• Old equipment can be made quieter by simple retrofits, such as adding new mufflers or sound-absorbing materials. Check with the manufacturer on ways to do this. Old equipment is also much quieter when it is well maintained. Simple maintenance can reduce noise levels by as much as 50%.
  • Noisy equipment should be sited as far away as possible from workers and residents. Noise levels drop quickly with distance from the source.
  • Temporary barriers/enclosures (e.g., plywood with sound absorbing materials) can be built around noisy equipment. These barriers can significantly reduce noise levels and are relatively inexpensive.

The Construction Noise Control Partnership is developing a best practices guide explaining how to reduce noise on the jobsite and how to protect workers' hearing. The partnership is also developing standardized methods for measuring noise levels on jobsites in order to create a database of noise measurements.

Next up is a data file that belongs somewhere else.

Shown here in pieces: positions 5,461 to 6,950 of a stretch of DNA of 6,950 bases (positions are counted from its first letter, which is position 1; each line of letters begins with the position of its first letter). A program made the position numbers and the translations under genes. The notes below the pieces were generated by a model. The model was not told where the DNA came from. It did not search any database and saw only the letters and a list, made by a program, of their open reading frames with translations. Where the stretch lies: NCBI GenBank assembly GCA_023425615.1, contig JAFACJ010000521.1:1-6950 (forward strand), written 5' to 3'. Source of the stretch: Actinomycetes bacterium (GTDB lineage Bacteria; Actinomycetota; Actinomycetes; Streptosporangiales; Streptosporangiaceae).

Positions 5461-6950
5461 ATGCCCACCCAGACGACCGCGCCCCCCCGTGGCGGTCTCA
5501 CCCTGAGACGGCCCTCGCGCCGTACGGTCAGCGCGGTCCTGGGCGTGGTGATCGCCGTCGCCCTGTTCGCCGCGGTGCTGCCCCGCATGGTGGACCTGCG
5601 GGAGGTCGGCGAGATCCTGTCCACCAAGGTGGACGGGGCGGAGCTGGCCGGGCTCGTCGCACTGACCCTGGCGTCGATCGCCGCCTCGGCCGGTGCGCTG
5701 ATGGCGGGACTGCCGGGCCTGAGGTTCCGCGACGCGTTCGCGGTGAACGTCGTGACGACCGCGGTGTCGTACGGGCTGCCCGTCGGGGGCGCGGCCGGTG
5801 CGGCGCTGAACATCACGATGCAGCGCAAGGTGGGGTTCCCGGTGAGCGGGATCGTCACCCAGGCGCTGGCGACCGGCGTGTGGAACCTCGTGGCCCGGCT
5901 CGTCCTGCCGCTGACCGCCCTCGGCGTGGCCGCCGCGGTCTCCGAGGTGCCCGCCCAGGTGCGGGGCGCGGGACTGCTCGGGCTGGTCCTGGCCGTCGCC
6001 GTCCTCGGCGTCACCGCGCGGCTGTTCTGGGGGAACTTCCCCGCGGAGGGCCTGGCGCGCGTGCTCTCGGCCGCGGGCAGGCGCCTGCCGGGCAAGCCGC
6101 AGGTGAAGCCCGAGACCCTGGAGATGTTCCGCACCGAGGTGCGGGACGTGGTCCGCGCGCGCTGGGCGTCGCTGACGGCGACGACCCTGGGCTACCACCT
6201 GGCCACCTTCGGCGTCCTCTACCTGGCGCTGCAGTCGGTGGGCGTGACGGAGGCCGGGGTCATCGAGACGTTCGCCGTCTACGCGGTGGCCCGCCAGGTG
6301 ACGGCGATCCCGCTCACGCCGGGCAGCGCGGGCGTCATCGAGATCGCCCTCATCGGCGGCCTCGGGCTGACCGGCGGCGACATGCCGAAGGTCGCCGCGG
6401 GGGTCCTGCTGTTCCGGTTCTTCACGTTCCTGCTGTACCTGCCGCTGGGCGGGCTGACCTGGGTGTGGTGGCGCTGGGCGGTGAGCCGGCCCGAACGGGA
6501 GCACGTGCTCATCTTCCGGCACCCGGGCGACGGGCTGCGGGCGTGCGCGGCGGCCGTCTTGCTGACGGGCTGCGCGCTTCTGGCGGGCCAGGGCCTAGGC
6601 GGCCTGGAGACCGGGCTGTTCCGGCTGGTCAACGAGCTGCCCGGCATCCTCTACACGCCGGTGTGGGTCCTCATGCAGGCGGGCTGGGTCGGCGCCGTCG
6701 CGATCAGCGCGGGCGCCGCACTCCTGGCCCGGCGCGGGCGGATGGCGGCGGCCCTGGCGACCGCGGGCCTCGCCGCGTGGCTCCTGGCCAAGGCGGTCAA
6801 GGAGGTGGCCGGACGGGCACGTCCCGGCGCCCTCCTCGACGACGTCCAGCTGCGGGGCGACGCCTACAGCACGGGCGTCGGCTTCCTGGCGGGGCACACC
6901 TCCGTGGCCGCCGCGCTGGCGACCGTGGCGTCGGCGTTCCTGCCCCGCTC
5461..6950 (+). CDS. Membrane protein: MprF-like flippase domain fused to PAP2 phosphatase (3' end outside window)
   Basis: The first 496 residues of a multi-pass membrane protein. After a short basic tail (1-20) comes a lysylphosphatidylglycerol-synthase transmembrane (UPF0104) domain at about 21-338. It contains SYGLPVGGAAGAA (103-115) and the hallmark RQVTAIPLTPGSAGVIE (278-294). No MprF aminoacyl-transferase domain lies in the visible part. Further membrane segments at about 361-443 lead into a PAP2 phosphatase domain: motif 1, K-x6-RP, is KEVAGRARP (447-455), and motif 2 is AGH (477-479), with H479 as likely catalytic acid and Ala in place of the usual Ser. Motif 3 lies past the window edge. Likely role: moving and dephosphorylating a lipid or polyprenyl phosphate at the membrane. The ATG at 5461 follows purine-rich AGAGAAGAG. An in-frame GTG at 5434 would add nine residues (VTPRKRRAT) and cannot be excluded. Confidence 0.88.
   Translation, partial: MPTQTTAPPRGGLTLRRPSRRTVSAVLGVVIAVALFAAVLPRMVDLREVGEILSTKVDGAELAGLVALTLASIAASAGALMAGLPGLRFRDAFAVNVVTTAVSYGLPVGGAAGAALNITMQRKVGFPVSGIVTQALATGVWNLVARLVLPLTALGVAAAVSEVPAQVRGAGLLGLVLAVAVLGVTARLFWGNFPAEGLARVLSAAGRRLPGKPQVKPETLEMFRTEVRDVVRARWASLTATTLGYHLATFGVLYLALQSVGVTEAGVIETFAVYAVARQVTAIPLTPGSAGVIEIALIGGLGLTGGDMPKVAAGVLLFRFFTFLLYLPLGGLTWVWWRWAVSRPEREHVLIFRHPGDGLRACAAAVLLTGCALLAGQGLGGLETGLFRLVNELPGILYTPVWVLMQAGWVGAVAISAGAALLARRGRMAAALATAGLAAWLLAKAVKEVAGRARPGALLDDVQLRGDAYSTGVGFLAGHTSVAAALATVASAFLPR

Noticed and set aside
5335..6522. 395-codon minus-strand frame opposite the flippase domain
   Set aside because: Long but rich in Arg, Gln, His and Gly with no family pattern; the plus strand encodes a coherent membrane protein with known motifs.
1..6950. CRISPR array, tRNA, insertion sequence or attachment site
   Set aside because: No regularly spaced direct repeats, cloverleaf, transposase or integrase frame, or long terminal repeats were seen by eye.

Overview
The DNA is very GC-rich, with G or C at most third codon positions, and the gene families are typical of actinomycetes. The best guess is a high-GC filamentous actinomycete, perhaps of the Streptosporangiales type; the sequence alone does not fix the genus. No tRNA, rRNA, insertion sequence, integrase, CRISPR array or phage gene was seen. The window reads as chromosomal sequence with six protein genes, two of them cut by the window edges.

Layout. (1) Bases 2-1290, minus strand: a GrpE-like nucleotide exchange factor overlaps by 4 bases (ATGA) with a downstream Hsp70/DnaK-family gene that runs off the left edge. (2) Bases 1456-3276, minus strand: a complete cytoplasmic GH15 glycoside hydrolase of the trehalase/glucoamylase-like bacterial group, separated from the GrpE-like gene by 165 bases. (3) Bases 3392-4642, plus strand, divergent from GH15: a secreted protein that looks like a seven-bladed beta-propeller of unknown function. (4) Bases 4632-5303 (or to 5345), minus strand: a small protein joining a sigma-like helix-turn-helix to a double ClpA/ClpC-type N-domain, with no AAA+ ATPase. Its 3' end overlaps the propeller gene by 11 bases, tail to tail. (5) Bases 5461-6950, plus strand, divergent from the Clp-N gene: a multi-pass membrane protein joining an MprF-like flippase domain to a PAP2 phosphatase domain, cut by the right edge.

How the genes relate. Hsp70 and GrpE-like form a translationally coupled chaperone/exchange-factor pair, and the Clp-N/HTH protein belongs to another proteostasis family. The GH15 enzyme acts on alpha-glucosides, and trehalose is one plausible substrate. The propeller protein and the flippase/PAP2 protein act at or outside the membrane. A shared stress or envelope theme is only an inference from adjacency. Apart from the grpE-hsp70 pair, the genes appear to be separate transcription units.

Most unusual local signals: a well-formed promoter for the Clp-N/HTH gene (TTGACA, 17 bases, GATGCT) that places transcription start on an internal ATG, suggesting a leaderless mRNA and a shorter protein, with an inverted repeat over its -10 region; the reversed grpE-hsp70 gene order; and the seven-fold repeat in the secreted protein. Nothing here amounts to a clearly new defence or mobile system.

As awareness of the impact that noise has on our industry and lives grows, we hope more will join us in the campaign for quieter construction sites. Our efforts will hopefully prevent the next generation of construction workers from suffering a hearing loss.

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NEWS BRIEFS

Boycott of Novi Expo Center urged
The Greater Detroit Building and Construction Trades Council is among a group of union-affiliated organizations engaged in a joint organizing drive that's encouraging a boycott of the Novi Expo Center.